poetry, review

Sergius Mencari Bacchus

Some writings can truly have devastating effects on the reader, and Sergius Mencari Bacchus (officially translated into English as Sergius Seeks Bacchus by Tiffany Tsao) is one of those. Every word, every line, every verse Norman Erikson Pasaribu penned down on this poetry collection not only sound, but feel so painful. You might get your heart wrenched brutrally reading every piece of poem on the list, whether or not you feel related to the issues being discussed.

This book doesn’t only talk about being different, or how to deal with it and people’s general lack of approval. It talks mostly about the pain, the dilemma, the acceptance of oneself as a homosexual when the family―and the society―see it as a sin, a sickness to be cured, and thus expel them to the lonely corner where they are forced to feel weird about themselves and try to figure out what they should be.

Puisi is the first poem to highlight this pain one has to endure―of pretending, of living two kinds of life, of being “two persons” at the same time. While people see them as a “normal” person, inside they are merely a “dying tree”―as stated in the second verse:

Selama ini kesepian adalah daun-daunmu

hijau, acak, dan lebat, orang-orang mengira kau

pohon yang sehat, sebentar lagi berlebah dan berbuah.

Meskipun sebetulnya kau sekarat; batang, rantingmu

digerogoti benalu yang telah lama kau harus pelihara

This pain, and the dilemma, sound through almost the entire book; in Erratum, one has to face his own family’s rejection after coming out and frankly telling them that he cannot be with any women; Aubade also sees the same rejection, with a group of friends can only laugh at themselves and cry at the same time watching a movie reflecting their own situation, but finally accepting that situation without any fear, without any wish to end their lives, because the protagonist of the movie has done it for them.

Inferno seems like a very calm, “dim” poem, having no shocking or blazing effects on the reader. But it is one which particularly makes the reader ponder about self-acceptance and how the older you get, the longer you live, you will no longer think about whether others love you or not, understand you or not. You don’t even care if there’s a place for you in Heaven, for that Heaven is not for you in the first place.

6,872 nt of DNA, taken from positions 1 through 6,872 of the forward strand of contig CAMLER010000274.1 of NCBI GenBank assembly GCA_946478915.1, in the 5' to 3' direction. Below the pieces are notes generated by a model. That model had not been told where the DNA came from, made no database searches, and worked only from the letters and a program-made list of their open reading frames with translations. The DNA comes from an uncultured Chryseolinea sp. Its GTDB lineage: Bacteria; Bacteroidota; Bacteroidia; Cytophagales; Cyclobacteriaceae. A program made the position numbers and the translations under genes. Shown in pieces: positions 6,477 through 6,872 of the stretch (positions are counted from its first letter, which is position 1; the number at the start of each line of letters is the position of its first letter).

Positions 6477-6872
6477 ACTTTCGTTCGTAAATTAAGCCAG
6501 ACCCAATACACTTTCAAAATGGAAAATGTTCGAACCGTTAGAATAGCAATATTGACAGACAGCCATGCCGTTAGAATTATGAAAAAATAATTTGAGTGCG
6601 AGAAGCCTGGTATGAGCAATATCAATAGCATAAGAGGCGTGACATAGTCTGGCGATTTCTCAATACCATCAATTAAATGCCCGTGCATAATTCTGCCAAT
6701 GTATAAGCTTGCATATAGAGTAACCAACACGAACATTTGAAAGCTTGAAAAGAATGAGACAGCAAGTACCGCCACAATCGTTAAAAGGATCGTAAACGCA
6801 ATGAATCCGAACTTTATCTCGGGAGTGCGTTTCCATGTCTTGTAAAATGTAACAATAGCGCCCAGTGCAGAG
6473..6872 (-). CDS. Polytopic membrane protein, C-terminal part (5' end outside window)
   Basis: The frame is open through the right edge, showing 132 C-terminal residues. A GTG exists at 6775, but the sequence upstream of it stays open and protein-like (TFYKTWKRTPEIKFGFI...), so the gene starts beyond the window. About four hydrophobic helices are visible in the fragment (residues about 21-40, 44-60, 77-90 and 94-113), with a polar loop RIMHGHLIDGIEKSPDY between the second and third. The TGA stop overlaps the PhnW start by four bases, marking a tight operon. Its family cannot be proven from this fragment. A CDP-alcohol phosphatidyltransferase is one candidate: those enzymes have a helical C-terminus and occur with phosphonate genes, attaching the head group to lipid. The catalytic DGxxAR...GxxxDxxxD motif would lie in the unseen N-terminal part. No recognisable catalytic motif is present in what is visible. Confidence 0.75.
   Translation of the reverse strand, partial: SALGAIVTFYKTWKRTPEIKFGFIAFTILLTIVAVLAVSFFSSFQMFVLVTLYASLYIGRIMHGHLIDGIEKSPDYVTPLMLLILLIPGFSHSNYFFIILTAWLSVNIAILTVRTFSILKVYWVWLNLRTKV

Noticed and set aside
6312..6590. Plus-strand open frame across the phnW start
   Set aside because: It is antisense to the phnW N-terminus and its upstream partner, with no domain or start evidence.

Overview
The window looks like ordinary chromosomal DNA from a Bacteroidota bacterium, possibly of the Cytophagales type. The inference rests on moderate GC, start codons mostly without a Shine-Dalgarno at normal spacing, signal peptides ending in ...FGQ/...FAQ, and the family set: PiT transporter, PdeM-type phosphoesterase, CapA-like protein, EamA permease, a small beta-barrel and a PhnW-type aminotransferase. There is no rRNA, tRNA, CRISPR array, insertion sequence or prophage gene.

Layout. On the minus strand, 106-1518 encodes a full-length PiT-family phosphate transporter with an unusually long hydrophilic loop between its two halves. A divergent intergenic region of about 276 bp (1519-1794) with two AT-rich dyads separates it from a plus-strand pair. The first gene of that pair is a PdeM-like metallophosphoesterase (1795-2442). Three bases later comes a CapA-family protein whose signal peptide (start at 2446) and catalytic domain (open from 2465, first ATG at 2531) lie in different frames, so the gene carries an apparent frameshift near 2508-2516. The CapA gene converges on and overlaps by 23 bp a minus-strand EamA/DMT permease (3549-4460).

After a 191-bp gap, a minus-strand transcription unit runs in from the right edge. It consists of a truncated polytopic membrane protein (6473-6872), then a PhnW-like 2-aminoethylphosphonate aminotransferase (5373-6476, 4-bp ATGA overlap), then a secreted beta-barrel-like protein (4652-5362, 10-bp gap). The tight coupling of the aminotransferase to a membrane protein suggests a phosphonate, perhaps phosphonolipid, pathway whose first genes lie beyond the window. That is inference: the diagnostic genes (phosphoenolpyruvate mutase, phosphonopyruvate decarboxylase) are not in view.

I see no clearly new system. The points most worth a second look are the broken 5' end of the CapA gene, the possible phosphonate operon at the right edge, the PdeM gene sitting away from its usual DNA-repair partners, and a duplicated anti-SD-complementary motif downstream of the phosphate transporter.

Tiba di usia di mana dunia tak lagi misterius:

(1) tak lagi perlu seseorang memahamimu

Karena kau telah memahami dirimu sendiri

(2) tak lagi mendamba dicintai

Karena kau telah mencintai dirimu sendiri


Dan surga yang dibicarakan itu, Ada

di puisi lain yang tak membicarakanmu

Meanwhile, Sebelum Aeschylus and Serial TV Komedi talk about the same thing in a row: how this life is a mere play and you are the director of your own. You can have a script in your hand, a “director” behind, but life is not about doing what is written in your script or what the director wants you to. It’s about living it as it is, with all its interruptions and unexpected changes of course and all that―and you have to, ready or not, improvise accordingly.

Tentang Sepasang Lelaki Muda di Basemen P3 fx Sudirman is obviously about how self-acceptance is not enough when we are different from others, for sometimes we still need to hide from them―in the corner of a basement car park, far from anyone’s sight and watching out for any security or cleaning staff who might be passing by and witnessing our secret love and passion. We are hiding not because we are afraid of being ourselves, we are hiding because we are afraid of being unfairly judged. People are so easy judging that our love is not true and that our passion is out of place, and it is so useless to tell them what we think because “dunia belum siap dengan kita” (the world is not ready for us―my translation).

In Curriculum Vitae 2015 Pasaribu seems to summarize all memories he still has of his life: all that pain, rejection, dilemma and, finally, self-acceptance, and the love he found in a writing class. It’s not in any poetic forms or verses, it’s stated in points without any use of figurative nor flowery language. It’s so blatant and he wants all readers to see it clearly: this is my life, this is my pain, this is all the trials and tribulations I’ve been having to go through all this time.

All in all, Sergius Mencari Bacchus is a very painful book to read. Each story behind each poem, each verse and each line sound and feel so devastating. Pasaribu’s personal experiences might not be your experiences, but you will defenitely feel what he has been going through his life.

Rating: 3.5/5

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